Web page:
[Regarding the title – well, probably not]
I’ve migrated from Ubuntu 10.04 to Fedora 13 on my laptop (because Ubuntu 10.04 was released to the public, so its not interesting to run it anymore 😉 ) and I’ve just finished listening to The Linux Action Show review of Fedora 13 and I wanted to relate to that and to my experience of using Fedora.
The Linux Action Show review is useful, and good, but its not really fair – Chris and Bryan ranted on a lot of things that do not work well for Fedora, such as not a lot of applications pre-installed and some new and immature applications being introduced, Flash being hard to install, codecs missing and obscure instructions on Fedora’s wiki pages on how to address these issues, and more.
The thing is, is that all those comments are fair when looking at an operating system that is geared towards the general public – like Ubuntu – but Bryan and Chris themselves mentioned that Fedora is not aimed at that crowd but is meant for power users and developers (the debate about what is the target audience for Fedora is raging – I think the best description I heard so far, is from Máirín Duffy – heading Fedora’s design team – where in an interview she said “Fedora is aimed at people who want to work on Fedora).
When taken into the context that Fedora is an operating system for developers and power users, and specifically those that want to work on Fedora, then most of these problems are not important – its like harping on MS-Windows that it doesn’t come with a lot of software out of the box – its not supposed to(1).
Fedora people are very cautious with everything that is proprietary software and/or patent encumbered – hence the very ambiguous “You can find many interesting things using a search engine like Google” quote Chris mentioned: Fedora does not want to get involved in anything remotely DMCA applicable, and as much as I don’t like it – them being based in the USA and sponsored and hosted by a commercial company, I guess it is understandable.
I would love it if Fedora will put up detailed “follow these easy steps to enable patent-infringing and possibly copyright-violating codecs on your new Fedora system”, but I doubt they can get away with it and there is no point ranting. Chris and Bryan, if you’re listening – I’m not saying its all your fault, but that’s what you get for living in that crazy country you call home ;-).
My Fedora Experience
My impression of Fedora 13 is also about mixed feelings – less about all the stuff that was already mentioned (because I was expecting it) and more because I expected a lot of other (quite advanced stuff) to work properly out of the box (or with-in reasonable tweaking) and it didn’t.
One of the things that works mostly well for me in Fedora 13 is KDE: I really like the KDE implementation in Fedora 13 (based on KDE SC 4.4.3) – it is very very pretty. While the 3D desktop effects are not as polished as Compiz on the GNOME side(2), they are still very nice (though I had to tweak the wobbly windows effect quite a bit and it still not exactly what I want, but hey – at least I can tweak it!) and the Plasma based desktop itself is extremely nice. I’m a very big fan of the “desktop activity” model, and I really dig the default activity which is a widget board with a single “folder containment” widget showing the desktop icons at the top left corner. I easily added a battery monitor, trash can, quick launcher (which I rotated 90° and put vertically on the right side), a system monitor and a weather applet.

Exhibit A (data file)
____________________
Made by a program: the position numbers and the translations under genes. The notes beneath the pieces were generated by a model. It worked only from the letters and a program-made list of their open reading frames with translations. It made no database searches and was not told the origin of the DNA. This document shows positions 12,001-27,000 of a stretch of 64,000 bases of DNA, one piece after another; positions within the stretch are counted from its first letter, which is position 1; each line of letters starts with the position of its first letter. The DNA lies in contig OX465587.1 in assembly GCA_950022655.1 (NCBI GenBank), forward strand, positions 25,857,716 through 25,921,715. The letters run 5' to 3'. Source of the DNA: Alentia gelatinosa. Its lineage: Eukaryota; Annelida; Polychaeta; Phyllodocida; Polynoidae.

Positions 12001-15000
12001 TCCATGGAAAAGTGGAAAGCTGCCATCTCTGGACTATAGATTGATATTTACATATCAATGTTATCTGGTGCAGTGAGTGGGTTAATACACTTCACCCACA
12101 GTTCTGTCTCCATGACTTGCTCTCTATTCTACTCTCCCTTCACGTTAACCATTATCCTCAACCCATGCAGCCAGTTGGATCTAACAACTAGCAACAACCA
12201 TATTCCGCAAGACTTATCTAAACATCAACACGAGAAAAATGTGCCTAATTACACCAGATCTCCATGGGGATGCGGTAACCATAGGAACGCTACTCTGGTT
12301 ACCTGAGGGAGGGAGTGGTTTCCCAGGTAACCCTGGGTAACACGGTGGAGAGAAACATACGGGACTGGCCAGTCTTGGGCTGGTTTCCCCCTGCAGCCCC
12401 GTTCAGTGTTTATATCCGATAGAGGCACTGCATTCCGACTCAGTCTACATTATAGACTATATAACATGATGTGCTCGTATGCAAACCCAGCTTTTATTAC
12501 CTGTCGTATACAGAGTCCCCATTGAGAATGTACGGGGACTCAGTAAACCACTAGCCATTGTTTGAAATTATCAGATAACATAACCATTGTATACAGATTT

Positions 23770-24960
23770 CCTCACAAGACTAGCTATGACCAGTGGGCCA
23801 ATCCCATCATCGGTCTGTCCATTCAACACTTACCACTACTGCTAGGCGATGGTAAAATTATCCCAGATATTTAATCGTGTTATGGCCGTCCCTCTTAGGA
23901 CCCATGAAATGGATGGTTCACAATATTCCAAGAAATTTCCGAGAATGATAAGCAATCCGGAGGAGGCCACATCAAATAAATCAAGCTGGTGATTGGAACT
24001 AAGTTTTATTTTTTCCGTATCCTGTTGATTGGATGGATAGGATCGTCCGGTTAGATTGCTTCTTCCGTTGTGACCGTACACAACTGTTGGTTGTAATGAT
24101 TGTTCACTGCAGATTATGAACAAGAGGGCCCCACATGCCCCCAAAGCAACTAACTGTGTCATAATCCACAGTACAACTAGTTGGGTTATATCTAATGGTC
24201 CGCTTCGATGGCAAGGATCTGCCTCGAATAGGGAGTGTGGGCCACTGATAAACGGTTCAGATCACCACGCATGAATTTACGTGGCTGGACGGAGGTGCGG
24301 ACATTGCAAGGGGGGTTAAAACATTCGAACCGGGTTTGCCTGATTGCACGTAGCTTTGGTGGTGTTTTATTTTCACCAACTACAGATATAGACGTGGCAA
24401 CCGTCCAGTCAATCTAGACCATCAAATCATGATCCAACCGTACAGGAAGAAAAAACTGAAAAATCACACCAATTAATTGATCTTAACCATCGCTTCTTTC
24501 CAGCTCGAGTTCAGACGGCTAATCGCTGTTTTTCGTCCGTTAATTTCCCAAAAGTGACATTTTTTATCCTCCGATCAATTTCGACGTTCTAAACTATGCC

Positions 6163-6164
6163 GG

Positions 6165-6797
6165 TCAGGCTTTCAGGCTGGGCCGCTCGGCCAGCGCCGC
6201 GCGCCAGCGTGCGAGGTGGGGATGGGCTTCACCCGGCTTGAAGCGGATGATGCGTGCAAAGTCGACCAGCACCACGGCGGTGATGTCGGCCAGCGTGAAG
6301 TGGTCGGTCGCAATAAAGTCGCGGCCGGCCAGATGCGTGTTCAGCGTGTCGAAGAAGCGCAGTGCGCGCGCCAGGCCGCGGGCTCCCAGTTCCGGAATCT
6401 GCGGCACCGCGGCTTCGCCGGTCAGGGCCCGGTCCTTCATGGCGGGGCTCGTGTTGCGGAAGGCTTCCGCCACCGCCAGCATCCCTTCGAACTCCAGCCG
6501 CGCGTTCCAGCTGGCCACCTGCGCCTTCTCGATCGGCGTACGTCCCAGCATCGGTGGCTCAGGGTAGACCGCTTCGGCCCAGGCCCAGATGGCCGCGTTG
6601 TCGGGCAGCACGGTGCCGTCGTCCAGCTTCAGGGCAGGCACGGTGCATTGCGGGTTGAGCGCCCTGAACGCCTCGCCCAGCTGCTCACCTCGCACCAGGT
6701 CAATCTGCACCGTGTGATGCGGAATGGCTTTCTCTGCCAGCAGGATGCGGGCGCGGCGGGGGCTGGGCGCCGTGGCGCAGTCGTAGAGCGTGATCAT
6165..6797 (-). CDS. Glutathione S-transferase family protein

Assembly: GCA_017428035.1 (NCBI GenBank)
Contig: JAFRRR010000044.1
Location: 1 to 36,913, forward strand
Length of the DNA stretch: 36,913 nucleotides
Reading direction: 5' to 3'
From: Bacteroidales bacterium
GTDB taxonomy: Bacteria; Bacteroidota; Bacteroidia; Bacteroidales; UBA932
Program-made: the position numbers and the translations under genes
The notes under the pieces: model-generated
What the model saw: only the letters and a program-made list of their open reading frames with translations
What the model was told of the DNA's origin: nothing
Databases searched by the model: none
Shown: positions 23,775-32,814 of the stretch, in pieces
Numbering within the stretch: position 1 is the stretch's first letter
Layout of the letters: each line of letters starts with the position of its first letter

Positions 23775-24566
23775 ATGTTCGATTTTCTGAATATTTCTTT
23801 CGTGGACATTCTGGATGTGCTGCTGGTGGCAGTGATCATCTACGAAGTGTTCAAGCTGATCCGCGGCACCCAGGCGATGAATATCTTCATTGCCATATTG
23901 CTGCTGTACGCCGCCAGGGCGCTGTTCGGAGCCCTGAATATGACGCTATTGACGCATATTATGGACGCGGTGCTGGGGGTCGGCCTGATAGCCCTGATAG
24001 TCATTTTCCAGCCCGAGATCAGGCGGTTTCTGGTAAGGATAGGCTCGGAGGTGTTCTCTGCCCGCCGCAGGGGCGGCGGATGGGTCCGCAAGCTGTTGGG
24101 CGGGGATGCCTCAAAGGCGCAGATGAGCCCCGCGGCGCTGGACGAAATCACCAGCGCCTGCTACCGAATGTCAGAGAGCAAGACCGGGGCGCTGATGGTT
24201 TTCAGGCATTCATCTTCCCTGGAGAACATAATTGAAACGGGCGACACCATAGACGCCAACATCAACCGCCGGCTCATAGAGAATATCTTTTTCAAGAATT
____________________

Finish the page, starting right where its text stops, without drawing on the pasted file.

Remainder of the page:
The folder containment has a very useful effect where you can hover on a folder and then the folder will open in a sub-widget and will let you browse the things inside the folder – into whatever depth you want:
Here is a full picture of my current desktop, without any application running – because my laptop has a small 1024×768 resolution, I ran applications on the entire screen without any panels: the bottom panels is set to “windows can cover” so that it is visible only if there is no full size window (though you can bump the mouse cursor on the bottom edge to get it up) and the small top panel I use for status notifications is auto-hiding.
(Also, please don’t mind the background – one of the setting for the desktop activity is to choose a slideshow for the background, so I have several hundreds wallpapers and the desktop keeps changing every 15 minutes). As usual, a static picture doesn’t do it justice – you have to see how it behaves: all the UI elements have eye-catching transition effects such as sliding and fade, notifications are transparent bubbles that pop up form the bottom and stack on top of each other, windows have transparency effects, menus slide up and down.
What is not to like about the KDE desktop – the integration is not up to par with the current GNOME setup – for example, I use bluetooth a lot and it simply doesn’t work well or at all in KDE: you can’t right click a file and send it to bluetooth and bluetooth pairing is problematic at best and impossible at worse. Don’t even talk to me about dial-up. The bluetooth software isn’t even running unless you run it manually(3). Another thing which I also like a lot in GNOME is that you can get into any part of the system through GConf or DBus, while in KDE 4.4 – even though they pioneered the message bus with their DCOP bus which was the basis for FreeDesktop.org’s DBus – currently not many services are exposed to that kind of manipulation, specifically Plasma stuff (which is mostly what you have on a KDE desktop today) is very hard to control programatically.